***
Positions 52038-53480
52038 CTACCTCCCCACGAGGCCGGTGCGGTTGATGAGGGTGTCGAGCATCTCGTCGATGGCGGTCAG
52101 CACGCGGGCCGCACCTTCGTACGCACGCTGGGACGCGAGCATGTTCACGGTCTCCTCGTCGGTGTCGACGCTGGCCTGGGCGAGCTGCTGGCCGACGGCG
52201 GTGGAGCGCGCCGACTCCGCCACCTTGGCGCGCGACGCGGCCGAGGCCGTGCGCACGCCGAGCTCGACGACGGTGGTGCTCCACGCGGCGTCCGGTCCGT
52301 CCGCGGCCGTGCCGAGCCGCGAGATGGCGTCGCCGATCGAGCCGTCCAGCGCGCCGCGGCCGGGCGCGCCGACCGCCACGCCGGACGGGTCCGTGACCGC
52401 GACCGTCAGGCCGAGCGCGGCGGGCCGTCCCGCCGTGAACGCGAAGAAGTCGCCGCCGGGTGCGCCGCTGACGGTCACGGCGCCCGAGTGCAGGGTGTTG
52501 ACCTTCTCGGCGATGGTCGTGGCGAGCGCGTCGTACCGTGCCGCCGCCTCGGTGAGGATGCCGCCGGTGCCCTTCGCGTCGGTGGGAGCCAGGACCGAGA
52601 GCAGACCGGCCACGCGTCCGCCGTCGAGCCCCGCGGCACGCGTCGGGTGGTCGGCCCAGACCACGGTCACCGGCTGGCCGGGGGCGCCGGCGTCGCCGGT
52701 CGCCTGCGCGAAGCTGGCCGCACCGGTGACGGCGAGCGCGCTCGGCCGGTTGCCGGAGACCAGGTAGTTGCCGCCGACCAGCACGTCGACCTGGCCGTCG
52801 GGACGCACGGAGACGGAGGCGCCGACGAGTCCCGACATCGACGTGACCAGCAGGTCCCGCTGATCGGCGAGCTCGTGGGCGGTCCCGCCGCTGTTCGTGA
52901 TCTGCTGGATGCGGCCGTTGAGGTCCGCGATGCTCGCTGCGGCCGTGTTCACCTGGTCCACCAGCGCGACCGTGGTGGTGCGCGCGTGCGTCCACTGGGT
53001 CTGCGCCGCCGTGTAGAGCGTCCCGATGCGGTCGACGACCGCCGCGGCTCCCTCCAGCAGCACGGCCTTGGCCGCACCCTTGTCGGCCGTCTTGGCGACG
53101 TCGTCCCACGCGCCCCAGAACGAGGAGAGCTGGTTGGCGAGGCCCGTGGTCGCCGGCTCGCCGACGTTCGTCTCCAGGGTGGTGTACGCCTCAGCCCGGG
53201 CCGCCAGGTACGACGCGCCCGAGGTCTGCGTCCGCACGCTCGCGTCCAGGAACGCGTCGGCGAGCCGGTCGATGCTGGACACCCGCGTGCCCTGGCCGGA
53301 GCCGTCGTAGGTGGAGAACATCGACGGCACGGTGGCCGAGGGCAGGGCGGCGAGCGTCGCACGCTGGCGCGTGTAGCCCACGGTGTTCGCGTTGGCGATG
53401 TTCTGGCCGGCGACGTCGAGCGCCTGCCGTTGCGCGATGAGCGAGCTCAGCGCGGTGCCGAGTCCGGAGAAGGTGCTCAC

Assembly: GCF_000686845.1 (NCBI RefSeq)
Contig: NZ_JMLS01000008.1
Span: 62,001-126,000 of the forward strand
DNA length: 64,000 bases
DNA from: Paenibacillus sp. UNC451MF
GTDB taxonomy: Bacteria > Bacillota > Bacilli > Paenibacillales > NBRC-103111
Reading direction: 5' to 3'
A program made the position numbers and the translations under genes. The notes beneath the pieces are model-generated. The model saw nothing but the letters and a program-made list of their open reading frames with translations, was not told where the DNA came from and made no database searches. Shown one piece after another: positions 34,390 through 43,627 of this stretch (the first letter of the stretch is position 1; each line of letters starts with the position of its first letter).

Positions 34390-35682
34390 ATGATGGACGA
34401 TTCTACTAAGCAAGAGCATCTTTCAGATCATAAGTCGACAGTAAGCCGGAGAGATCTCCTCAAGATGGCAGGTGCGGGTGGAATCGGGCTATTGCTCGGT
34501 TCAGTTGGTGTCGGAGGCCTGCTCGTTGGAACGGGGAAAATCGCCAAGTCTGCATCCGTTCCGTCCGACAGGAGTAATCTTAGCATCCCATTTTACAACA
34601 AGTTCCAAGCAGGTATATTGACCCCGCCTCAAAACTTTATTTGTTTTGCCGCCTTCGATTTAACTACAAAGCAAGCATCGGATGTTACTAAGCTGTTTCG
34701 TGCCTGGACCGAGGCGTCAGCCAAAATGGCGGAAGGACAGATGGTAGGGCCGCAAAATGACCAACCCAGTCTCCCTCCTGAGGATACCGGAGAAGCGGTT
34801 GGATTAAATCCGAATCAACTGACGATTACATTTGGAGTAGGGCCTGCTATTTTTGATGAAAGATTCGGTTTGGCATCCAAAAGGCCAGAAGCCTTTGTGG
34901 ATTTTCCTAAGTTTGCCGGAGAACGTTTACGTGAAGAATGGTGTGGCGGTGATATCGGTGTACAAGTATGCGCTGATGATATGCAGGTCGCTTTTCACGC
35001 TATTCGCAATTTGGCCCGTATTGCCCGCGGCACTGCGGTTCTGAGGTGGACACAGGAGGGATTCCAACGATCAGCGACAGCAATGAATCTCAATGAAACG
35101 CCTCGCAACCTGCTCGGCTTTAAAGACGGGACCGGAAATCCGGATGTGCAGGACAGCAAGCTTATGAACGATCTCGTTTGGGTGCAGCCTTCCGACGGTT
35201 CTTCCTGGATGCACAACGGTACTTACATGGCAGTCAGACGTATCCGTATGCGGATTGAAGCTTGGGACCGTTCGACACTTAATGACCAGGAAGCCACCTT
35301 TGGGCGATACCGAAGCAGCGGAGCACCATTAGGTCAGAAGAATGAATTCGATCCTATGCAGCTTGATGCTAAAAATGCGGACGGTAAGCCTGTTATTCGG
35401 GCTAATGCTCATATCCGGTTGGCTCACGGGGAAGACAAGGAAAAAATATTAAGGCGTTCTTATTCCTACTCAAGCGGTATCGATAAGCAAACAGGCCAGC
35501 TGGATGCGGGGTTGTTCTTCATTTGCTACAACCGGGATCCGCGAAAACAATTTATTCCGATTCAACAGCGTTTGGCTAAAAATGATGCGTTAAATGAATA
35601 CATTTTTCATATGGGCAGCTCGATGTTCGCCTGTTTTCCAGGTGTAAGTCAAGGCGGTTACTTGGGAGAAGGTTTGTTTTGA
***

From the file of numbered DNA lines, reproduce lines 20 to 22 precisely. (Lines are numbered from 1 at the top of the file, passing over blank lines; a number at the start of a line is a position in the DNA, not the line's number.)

DNA length: 64,000 bases
DNA from: Paenibacillus sp. UNC451MF
GTDB taxonomy: Bacteria > Bacillota > Bacilli > Paenibacillales > NBRC-103111